TikTok sues Montana after state bans app
By David Shepardson
WASHINGTON (Reuters) -TikTok Inc on Monday filed a lawsuit challenging the state of Montana's new ban on use of the Chinese-owned app, the first state to bar the popular short-video sharing service.
TikTok argues the ban, which would take effect on Jan. 1, violates First Amendment rights of the company and users. The lawsuit, filed in U.S. District Court in Montana, also argues the ban is pre-empted by federal law because it intrudes upon matters of exclusive federal concern and violates the Commerce Clause of the U.S. Constitution, which limits the authority of States to enact legislation that unduly burdens interstate and foreign commerce.
TikTok, which is owned by China's ByteDance and used by more than 150 million Americans, has faced growing calls from U.S. lawmakers and state officials to ban the app nationwide over concerns about potential Chinese government influence over the platform.
Montana could impose fines of $10,000 for each violation by TikTok and additional fines of $10,000 per day if it violates the ban. The law does not impose penalties on individual TikTok users. It is not clear how Montana would enforce a TikTok ban.
Former President Donald Trump in 2020 sought to bar new downloads of TikTok and Chinese-owned WeChat, a unit of Tencent, and related transactions, which the companies said at the time could have effectively barred U.S. use of the apps, but a series of court decisions blocked the bans from taking effect.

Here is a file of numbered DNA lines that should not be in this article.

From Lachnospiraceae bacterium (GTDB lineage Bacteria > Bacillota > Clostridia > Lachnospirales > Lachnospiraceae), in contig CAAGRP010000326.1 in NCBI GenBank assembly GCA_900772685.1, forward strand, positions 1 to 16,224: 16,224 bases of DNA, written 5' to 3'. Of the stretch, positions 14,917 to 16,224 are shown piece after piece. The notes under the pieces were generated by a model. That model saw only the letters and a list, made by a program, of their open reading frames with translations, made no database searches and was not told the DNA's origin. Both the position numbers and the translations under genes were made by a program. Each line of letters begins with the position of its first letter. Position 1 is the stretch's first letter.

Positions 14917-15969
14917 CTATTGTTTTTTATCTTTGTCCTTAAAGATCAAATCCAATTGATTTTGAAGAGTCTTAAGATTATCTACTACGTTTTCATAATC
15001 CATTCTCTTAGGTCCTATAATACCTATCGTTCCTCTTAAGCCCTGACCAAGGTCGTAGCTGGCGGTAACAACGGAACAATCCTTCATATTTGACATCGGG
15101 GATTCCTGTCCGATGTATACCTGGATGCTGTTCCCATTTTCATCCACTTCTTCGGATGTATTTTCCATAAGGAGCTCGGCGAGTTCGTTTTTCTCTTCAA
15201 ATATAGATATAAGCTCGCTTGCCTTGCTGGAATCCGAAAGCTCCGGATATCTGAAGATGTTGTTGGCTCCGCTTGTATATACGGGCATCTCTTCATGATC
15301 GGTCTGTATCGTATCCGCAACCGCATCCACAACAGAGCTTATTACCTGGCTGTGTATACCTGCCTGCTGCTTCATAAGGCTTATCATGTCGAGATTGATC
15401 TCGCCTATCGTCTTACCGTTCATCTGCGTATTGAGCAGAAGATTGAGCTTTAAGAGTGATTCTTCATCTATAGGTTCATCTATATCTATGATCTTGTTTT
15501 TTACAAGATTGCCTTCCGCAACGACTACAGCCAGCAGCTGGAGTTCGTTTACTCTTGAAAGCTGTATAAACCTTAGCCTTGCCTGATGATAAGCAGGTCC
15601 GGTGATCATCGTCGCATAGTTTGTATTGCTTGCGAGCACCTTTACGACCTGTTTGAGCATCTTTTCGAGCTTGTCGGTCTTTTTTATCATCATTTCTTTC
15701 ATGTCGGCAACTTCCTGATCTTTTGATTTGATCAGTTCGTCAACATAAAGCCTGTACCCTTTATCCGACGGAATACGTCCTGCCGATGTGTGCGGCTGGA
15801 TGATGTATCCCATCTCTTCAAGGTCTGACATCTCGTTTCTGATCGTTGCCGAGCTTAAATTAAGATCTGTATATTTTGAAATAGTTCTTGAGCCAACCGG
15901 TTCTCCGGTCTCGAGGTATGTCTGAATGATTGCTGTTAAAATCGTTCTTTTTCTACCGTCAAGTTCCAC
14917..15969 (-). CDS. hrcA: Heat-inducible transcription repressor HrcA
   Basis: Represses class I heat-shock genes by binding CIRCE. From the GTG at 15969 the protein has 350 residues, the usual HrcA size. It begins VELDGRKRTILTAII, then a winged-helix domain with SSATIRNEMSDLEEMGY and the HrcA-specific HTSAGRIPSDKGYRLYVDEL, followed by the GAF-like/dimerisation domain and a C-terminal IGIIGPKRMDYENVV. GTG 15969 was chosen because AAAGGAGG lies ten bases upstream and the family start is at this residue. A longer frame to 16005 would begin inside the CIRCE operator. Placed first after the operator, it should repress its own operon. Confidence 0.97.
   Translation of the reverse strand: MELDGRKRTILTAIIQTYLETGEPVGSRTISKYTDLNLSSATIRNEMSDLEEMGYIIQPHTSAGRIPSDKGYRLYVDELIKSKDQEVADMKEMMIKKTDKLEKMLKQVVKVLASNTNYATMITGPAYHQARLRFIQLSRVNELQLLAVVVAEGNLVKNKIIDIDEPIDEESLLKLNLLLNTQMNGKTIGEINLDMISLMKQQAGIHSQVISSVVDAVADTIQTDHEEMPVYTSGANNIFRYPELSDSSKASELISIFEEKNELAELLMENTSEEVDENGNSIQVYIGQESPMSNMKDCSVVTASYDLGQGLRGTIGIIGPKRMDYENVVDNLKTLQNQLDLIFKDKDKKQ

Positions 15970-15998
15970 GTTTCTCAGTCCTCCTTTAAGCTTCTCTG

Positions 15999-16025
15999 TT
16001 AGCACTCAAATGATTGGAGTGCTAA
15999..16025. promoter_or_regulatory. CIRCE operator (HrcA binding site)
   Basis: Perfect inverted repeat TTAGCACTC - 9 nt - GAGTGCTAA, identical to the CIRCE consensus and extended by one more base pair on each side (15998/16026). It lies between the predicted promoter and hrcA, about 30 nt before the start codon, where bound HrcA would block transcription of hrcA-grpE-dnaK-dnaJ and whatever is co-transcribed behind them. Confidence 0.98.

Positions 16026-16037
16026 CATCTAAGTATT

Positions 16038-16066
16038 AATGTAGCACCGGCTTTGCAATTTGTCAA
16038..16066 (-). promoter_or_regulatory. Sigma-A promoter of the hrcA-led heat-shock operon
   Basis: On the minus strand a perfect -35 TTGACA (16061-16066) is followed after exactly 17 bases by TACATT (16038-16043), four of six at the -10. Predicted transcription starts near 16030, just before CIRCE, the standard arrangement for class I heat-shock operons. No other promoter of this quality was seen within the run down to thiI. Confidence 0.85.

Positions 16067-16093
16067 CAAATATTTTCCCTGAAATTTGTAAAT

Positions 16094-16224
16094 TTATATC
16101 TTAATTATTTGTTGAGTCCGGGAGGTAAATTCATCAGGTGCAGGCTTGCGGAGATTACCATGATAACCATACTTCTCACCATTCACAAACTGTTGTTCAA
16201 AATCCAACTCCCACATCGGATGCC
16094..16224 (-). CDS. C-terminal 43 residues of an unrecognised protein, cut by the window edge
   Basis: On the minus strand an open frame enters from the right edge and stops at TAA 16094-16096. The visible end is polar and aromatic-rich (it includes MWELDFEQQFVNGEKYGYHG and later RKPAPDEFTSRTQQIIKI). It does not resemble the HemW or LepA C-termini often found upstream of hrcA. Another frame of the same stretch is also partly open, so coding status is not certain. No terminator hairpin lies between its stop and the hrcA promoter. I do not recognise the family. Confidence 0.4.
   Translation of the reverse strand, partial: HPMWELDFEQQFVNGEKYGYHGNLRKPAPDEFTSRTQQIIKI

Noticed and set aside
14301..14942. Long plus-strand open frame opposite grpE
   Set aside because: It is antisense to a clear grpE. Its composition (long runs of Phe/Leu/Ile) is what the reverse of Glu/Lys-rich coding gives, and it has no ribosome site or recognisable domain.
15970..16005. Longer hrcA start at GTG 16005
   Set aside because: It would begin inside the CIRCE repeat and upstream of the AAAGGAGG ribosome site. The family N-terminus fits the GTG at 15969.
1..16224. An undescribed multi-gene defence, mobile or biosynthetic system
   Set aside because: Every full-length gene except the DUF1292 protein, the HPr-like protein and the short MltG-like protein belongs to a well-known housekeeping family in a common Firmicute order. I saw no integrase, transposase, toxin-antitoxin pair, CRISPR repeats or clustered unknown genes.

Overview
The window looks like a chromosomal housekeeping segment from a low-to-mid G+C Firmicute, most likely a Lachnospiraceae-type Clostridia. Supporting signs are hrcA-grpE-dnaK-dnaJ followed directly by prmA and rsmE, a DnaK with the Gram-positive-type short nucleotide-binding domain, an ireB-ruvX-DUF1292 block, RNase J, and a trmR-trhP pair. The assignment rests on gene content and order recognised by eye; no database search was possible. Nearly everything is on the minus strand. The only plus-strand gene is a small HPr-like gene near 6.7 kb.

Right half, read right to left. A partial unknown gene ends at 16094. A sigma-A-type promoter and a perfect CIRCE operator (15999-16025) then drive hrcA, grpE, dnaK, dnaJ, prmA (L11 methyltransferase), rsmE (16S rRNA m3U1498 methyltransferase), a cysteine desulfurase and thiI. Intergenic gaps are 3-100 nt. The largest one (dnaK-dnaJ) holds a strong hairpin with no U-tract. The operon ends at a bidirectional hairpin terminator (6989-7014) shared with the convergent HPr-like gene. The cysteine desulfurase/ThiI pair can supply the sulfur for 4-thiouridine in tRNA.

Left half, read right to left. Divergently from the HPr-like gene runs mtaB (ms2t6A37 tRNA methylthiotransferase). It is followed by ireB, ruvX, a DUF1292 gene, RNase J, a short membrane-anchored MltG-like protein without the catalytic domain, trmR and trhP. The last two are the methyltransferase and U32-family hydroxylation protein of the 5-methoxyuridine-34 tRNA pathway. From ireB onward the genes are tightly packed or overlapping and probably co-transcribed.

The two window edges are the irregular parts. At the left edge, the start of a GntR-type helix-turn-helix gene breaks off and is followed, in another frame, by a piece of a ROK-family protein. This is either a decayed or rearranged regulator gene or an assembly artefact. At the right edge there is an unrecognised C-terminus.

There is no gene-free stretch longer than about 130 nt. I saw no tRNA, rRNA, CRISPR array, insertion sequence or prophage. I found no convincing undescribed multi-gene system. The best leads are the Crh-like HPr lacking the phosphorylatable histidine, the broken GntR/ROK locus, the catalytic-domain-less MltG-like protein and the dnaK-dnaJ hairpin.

Senate Intelligence Committee Chair Mark Warner said the likelihood of federal courts overturning Montana's ban made it even more essential for Congress to pass the legislation he introduced to give the president new powers to ban or impose restrictions on TikTok and other foreign-owned apps.
TikTok estimates it has hundreds of thousands of active users in the state, which has a total of about 1.1 million residents.
The company says in its lawsuit that it "has not shared, and would not share, U.S. user data with the Chinese government, and has taken substantial measures to protect the privacy and security of TikTok users."
Last week, five TikTok users in Montana filed a lawsuit in federal court seeking to block the state's ban.
TikTok's lawsuit names Montana Attorney General Austin Knudsen, who is charged with enforcing the law. Knudsen's office did not immediately respond to a request for comment on Monday.
Emily Flower, a spokesperson for Knudsen, said the state was ready for lawsuits. "We expected legal challenges and are fully prepared to defend the law that helps protect Montanans’ privacy and security," she said Monday.
(Reporting by Jasper Ward and David Shepardson in WashingtonWriting by Paul GrantEditing by Matthew Lewis and Lisa Shumaker)